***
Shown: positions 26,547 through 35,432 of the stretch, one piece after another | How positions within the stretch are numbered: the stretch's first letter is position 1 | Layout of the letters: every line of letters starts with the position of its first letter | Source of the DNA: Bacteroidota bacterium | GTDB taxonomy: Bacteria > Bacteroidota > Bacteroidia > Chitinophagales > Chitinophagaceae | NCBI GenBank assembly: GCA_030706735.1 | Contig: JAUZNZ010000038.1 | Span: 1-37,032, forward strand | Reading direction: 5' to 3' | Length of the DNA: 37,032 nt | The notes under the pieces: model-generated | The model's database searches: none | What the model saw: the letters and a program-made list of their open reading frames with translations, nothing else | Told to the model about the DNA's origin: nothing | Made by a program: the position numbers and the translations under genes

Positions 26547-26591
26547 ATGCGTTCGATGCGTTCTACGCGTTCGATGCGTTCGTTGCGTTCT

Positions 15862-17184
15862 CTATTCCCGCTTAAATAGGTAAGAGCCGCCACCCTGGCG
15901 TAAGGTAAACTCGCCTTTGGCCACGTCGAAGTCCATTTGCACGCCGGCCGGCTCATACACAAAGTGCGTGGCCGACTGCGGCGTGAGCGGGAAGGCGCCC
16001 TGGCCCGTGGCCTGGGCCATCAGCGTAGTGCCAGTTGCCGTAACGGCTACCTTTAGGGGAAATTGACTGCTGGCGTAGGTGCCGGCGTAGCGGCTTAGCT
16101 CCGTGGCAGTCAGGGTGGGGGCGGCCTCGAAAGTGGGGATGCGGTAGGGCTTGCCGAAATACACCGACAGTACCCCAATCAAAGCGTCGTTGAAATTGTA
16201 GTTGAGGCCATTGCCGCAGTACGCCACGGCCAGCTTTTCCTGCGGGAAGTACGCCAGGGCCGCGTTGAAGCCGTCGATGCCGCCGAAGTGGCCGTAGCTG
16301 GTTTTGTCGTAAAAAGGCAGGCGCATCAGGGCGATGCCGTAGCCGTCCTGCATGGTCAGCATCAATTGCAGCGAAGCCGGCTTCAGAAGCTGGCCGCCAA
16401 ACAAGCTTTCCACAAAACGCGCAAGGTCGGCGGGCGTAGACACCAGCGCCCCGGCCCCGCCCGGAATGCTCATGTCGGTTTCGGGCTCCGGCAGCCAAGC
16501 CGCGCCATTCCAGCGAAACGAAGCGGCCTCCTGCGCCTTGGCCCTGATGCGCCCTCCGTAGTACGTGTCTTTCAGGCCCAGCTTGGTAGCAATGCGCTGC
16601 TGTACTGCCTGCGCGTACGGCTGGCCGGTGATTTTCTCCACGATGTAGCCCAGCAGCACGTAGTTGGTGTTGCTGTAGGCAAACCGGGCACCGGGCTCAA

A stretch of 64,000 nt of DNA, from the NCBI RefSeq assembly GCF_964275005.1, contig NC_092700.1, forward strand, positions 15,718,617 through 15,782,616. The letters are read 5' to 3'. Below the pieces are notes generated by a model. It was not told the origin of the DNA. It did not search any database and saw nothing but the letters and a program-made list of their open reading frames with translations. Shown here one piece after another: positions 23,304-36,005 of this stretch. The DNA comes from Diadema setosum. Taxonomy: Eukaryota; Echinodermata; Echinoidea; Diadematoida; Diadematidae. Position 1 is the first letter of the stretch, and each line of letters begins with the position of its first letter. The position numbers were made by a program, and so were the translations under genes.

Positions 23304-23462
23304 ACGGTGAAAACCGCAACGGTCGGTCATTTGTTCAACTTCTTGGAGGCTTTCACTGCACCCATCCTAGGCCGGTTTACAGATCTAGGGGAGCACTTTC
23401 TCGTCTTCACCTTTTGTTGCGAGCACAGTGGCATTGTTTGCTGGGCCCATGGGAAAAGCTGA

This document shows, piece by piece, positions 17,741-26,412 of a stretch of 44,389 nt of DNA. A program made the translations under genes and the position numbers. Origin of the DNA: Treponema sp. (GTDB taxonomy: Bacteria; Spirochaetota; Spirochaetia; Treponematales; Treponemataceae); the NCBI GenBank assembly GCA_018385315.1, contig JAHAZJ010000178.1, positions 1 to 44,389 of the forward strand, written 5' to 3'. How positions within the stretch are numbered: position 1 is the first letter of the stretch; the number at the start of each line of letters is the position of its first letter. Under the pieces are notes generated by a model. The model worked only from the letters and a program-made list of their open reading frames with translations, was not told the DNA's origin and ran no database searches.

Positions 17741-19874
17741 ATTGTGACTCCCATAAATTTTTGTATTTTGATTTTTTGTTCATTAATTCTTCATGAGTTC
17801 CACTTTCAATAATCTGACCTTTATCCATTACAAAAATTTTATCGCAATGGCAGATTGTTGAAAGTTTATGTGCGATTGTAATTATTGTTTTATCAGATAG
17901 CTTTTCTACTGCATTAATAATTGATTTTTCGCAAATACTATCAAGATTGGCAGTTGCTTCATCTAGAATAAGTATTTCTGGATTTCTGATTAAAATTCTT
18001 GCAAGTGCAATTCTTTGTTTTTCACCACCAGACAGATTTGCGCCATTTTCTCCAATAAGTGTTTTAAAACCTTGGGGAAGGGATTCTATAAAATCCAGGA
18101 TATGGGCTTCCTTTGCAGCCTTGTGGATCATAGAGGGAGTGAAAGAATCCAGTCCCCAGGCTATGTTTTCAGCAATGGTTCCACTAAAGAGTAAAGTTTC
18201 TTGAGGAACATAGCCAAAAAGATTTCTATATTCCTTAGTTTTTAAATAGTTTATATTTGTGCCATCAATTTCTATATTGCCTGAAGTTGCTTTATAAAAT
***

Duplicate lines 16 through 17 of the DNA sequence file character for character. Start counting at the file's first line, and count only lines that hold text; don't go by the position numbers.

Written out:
23304 ACGGTGAAAACCGCAACGGTCGGTCATTTGTTCAACTTCTTGGAGGCTTTCACTGCACCCATCCTAGGCCGGTTTACAGATCTAGGGGAGCACTTTC
23401 TCGTCTTCACCTTTTGTTGCGAGCACAGTGGCATTGTTTGCTGGGCCCATGGGAAAAGCTGA